The investigative team of the Polish National Prosecutor's Office appealed to the District Court of Warsaw with a request for the temporary arrest of three Russian air traffic controllers who were working at Smolensk airport when the plane carrying Polish President Lech Kaczynski crashed in 2010, a spokeswoman for Poland’s National Prosecutor's Office, told Polskie Radio.
"The investigation team of the Prosecutor General's Office appealed to the district court of the Warsaw-Mokotow district court with a request for the temporary arrest of three air traffic controllers who were working at Smolensk-North airport in 2010 ... They will be put on the international wanted list, followed by a demand for extradition," the spokeswoman said.
She added that the charges against the air traffic controllers relate to the intentional investigation into a plane crash that resulted in the death of a large number of people.
In July 2020, Experts of the Polish commission, investigating the plane crash near Smolensk in 2010 which killed 96 people, including the country's President Lech Kaczyński, published an interim report alleging that two explosions in the left wing and central part of the plane were the cause of the crash.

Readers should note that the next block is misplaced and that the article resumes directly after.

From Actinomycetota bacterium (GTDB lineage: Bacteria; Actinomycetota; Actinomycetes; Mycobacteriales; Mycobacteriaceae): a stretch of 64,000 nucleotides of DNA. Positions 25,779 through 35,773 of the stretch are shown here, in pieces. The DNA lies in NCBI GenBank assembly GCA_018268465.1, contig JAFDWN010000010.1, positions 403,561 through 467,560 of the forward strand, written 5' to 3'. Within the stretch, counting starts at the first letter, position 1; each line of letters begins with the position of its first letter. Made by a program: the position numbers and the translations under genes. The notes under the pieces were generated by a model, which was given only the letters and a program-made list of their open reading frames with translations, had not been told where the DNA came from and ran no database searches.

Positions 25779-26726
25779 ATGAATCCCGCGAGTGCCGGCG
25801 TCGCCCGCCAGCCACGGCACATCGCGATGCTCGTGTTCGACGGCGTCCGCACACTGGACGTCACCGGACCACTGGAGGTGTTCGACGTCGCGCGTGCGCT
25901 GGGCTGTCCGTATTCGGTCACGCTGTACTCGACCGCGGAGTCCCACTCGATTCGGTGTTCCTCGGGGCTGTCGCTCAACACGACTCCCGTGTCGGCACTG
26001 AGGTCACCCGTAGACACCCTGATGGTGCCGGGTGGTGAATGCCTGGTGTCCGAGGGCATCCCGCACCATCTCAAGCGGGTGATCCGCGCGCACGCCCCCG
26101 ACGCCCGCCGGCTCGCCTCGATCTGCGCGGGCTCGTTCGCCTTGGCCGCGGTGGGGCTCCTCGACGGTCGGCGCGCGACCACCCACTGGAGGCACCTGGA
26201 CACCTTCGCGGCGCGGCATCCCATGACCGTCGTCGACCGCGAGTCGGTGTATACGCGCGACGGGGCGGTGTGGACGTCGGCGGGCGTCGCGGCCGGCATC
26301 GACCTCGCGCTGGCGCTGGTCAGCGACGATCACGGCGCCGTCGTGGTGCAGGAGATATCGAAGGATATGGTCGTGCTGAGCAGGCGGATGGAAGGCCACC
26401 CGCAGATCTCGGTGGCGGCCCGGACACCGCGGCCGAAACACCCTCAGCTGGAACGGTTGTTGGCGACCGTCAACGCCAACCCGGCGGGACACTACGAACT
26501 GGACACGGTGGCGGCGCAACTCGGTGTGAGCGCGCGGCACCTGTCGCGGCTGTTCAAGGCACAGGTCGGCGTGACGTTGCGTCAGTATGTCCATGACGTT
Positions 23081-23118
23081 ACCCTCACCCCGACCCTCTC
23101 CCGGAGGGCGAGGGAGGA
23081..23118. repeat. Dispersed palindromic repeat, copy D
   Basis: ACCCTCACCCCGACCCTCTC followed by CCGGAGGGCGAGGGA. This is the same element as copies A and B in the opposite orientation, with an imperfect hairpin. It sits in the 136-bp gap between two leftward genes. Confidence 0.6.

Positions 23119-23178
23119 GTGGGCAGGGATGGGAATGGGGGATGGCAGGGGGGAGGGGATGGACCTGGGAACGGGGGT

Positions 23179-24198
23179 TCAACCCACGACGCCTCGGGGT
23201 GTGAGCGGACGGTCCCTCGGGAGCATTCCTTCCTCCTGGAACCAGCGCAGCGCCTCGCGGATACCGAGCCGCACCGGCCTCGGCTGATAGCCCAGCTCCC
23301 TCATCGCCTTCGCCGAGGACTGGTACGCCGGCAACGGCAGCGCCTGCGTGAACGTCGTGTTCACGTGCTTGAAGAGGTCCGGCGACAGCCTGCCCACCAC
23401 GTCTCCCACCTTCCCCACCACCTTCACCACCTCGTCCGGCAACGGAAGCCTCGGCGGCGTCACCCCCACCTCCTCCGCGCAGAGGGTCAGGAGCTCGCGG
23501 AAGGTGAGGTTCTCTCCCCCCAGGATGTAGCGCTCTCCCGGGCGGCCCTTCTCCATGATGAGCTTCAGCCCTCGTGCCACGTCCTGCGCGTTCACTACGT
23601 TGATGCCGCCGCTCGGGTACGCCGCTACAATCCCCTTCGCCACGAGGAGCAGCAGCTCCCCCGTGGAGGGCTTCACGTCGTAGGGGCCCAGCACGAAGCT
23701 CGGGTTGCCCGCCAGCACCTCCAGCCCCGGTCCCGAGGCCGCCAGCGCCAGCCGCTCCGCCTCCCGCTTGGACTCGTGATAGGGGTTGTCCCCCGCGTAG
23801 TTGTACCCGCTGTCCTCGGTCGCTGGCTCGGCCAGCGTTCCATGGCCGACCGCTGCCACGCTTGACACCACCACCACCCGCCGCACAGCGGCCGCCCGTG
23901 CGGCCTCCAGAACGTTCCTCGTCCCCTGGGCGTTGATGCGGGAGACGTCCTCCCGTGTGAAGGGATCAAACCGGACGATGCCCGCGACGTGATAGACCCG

According to the Commission, this is evidenced by the nature of the damage to the liner, the scattering of wreckage and the nature of injuries sustained by those people who were on board, as well as traces of explosives - TNT, pentaerythritol tetranitrate and hexogen, which was confirmed by the Polish and British laboratories. It is noted that traces of explosives were found in samples taken from parts of the aircraft, which Russian technicians changed during the aircraft maintenance in 2009.
"There is no doubt that the tragedy was caused by a number of deliberate actions, both during the service maintenance of the Tu-154M aircraft, tail number 101, during the preparation of the official government delegation to Katyn, deliberate guiding of the aircraft by Russian air traffic controllers to land a thousand meters away from the airport, and also the explosions that ultimately destroyed the plane and led to the death of the President of Poland and the entire government delegation," the report reads.
The Tu-154 crashed while coming in to land at the North Smolensk airport, leading to the deaths of 96 people: Polish President Lech Kaczyński, the crew, and members of the official delegation traveling to an event commemorating the 70th anniversary of the Katyn massacre.
Russia is not going to extradite its citizens to Poland, reported Interfax, citing a source familiar with the situation.
"According to the country's Constitution, the Russian Federation does not extradite its citizens to foreign states. This is prohibited by the basic law of the country," the source said, commenting on the report about the absentee arrest of dispatchers.
"This path is dead-end, it has no prospect," he added.